The Memphis football program has struggled for many years to connect with the campus it represents, with student support at home games paling in comparison to that of similar institutions. Of course, there are reasons for such apathy, and the football-focused administration has worked hard to address them.
The game-day atmosphere received a shot in the arm with the opening of Tiger Lane, bringing grass, fountain, and order to what had been an asphalt abomination (the Memphis Fairgrounds, which stood ugly and empty during the eleven-and-a-half months each year when the fair was not in town). Liberty Bowl Memorial Stadium itself received a face-lift, and shuttle service to and from campus was boosted on game days, somewhat mitigating the 2.5 mile journey between points A and B. Of course, no improvement in student interest could be achieved without a competitive gridiron product, a hopeful prospect given recent history.
However, another development is happening that may prove to be the most important of all; a development with the potential to make football part of day-to-day campus life. It is the proposed Park Avenue Campus.
The University of Memphis' hundred-year history is one of considerable change. Opening in 1912 as a rural teacher's school east of the city center, the institution grew with the city. The population of Memphis expanded eastward during the post World War II era, down Poplar and Park Avenues, two automotive arteries that would roughly define the north and south extents of the university as well.
Development of these surrounding neighborhoods, though good for enrollment, limited the university's geographic spread, necessitating the acquisition of the Kennedy VA Hospital campus in the 1960s. This new parcel of land, christened the South Campus for its location a mile south on Goodlett Street, developed in isolation from the day-to-day activities of then-Memphis State University.
Memphis State, you see, was a commuter school, and East Memphis, a commuter-driven neighborhood. Though only a mile separated the Main and South Campuses, the roads that connected them were not amenable to casual strolling. So, while most academic activities were located on the Main Campus with the students, the South Campus received a motley list of also-ran tenants.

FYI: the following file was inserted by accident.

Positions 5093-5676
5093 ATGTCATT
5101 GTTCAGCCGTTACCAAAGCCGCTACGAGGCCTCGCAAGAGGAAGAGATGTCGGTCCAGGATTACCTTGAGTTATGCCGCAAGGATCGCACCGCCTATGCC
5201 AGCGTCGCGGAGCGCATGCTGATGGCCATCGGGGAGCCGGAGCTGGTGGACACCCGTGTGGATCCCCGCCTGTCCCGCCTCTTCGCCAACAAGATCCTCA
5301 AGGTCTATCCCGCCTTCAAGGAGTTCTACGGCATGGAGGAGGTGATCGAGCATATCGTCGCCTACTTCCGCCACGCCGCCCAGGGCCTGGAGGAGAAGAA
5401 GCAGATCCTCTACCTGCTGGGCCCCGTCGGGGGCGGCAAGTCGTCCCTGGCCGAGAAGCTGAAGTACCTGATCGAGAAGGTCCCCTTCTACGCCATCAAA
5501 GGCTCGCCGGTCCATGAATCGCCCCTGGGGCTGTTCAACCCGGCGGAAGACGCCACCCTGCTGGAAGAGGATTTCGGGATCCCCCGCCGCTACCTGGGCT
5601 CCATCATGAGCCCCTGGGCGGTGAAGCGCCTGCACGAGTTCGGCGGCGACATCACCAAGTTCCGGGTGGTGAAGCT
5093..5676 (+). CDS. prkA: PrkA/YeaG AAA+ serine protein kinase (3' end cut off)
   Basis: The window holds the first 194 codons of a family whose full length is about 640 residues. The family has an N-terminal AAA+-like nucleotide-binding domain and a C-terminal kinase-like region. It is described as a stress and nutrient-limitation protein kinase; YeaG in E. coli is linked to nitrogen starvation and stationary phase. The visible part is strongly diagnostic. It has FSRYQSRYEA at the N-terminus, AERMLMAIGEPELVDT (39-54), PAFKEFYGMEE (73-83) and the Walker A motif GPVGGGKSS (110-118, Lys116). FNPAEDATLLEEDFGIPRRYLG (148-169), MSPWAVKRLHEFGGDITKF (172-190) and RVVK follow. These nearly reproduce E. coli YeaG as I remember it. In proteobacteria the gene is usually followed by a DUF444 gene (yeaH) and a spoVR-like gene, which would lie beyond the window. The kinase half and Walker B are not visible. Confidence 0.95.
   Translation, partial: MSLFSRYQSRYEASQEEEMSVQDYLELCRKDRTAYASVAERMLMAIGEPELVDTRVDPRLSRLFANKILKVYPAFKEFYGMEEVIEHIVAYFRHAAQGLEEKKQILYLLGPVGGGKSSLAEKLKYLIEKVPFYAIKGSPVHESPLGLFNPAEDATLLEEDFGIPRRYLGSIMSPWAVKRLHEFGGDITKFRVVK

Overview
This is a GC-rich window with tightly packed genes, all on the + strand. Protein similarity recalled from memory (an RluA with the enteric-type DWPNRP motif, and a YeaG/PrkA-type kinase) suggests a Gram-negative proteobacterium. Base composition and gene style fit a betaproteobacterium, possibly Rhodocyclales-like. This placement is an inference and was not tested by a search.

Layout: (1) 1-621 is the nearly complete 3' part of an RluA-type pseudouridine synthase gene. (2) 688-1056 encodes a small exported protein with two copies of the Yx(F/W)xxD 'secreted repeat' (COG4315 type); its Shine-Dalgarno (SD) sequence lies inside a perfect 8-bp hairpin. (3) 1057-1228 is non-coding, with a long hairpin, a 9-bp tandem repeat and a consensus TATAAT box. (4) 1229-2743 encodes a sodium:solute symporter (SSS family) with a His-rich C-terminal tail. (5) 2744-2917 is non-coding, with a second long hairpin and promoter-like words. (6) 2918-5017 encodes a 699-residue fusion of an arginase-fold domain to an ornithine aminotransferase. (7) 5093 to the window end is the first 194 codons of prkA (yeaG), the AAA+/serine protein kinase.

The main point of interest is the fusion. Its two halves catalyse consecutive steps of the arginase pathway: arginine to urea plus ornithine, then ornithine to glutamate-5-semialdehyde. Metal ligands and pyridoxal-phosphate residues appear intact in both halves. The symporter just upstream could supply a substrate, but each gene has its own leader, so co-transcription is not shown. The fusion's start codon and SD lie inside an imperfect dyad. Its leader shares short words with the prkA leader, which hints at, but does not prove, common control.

The local public television and radio stations set up their studios there. The Defense Contract Audit Agency rented a building or two.
By the time your correspondent attended The University of Memphis in the late 1990s as a naive undergraduate, the South Campus was an asterisk at most, an archaic (sometimes dilapidated) storage and ancillary space of no interest, unless you were a biology major interested in catfish research, or an attendee of a court-ordered defensive driving seminar, or a resident in one of the sparse apartments there.
Or, if you were an athlete. For that is where the land-strapped Memphis State University had located its athletic practice facilities.
Today, the Park Avenue Campus (as it has recently been renamed) is in the midst and on the verge of a variety of updates. The Community Health Center, almost completed, promises to bring nursing, audiology, and speech pathology students to the Park Avenue campus, along with a community health clinic. Visible to popular Audubon Park across the avenue, joggers, golfers, and picnickers will soon see activity where there was previously just a few deserted old buildings. The spacious gaps between buildings will be filled by a number of academic and research facilities, with untold potential for collegiate activities.
The crown jewel in this development from a pigskin perspective is the indoor football practice facility, which will provide a world-class practice and team space for the Tigers. It's impressive, expensive, and happening (the construction permits have been filed just this last month).
Yet, the transformation of the sparse South Campus to the vibrant Park Avenue campus is what may prove more useful in the long run, as more Memphians and University of Memphis students will have reason to venture onto its grounds and, perhaps, see Memphis football for what it is: a vital part of campus life.